Poster Session P2.36 Limiting spurious evaporation in cloud simulations: Magnussen and Hjertager (1976)'s EDC model, revisited

Wednesday, 12 July 2006
Grand Terrace (Monona Terrace Community and Convention Center)
Christopher A. Jeffery, LANL, Los Alamos, NM; and J. M. Reisner and D. Moulton

Handout (313.8 kB)

``It is assumed that an intermittent eddy structure is present in the flow... Thus the rate of evaporation is limited by the rate of heat and mass transfer between these eddies.'' Magnussen and Hjertager (1979)

Various cloud schemes are available to our community that predict the net evaporation rate of a subgrid mixture of clear and cloudy air. But in choosing between two broad cloud modeling strategies: (i) models that resolve supersaturation (S) and ignore subgrid correlations, and (ii) PDF schemes that specify subgrid distributions and assume instantaneous evaporation, we are faced with a dilemma. The resolved-S approach predicts a grid-cell e-folding time, Tefold, of relative humidity that depends on the microphysical reaction time, Treact, and is independent of the mixing time, Tmix. In contrast, the PDF approach predicts a Tefold that is proportional to Tmix independent of Treact. This is the evaporation time-scale dilemma: a choice between two common subgrid cloud modeling strategies that are, in some sense, archetypal, inherently inconsistent, and thus, unsatisfactory.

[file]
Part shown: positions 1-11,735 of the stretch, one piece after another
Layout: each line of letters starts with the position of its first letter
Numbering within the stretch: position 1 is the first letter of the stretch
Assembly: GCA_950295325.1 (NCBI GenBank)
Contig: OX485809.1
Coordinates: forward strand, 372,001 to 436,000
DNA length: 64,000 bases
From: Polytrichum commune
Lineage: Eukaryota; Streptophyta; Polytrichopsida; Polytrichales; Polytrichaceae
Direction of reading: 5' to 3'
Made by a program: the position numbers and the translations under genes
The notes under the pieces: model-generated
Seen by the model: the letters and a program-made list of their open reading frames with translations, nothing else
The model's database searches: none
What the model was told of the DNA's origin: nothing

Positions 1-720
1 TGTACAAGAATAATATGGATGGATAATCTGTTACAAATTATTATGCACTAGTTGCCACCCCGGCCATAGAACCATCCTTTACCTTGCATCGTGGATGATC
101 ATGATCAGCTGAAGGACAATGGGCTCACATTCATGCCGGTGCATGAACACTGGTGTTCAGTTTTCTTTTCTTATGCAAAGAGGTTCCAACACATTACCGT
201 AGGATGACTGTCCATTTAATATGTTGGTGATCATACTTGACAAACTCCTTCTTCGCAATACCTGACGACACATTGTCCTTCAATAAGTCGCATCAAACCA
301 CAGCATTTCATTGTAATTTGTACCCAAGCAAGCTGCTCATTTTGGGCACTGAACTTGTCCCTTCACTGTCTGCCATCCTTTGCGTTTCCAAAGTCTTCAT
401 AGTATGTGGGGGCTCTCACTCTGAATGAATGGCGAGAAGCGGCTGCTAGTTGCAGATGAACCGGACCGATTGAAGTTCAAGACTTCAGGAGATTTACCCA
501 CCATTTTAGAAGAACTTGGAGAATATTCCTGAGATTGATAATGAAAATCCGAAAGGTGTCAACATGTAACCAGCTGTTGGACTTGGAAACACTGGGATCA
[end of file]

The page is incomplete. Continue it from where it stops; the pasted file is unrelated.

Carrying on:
In this talk we show that the resolution of this dilemma can be found in the combustion literature---the pioneering work of Magnussen and Hjertager (1976) who formulated the Eddy Dissipation Concept (EDC) model. The EDC model postulates that Tefold is proportional to max(Tmix,Treact) and therefore encapsulates both resolved-S and PDF schemes as different limits. Further, a constant droplet radius assumption implies a simple dependence of [Treact,Tmix] on the droplet size spectrum. We validate EDC using 1D eddy-diffusivity simulations and a new PDF approach to cloud mixing and evolution in which evaporation is explicitly resolved and the shape of the PDF is not specified a priori. In addition, the EDC model is shown to exactly solve the non-turbulent problem of spurious production of cloud-edge supersaturations described by Stevens et al. (1996), and produce good results in the more general turbulent case.

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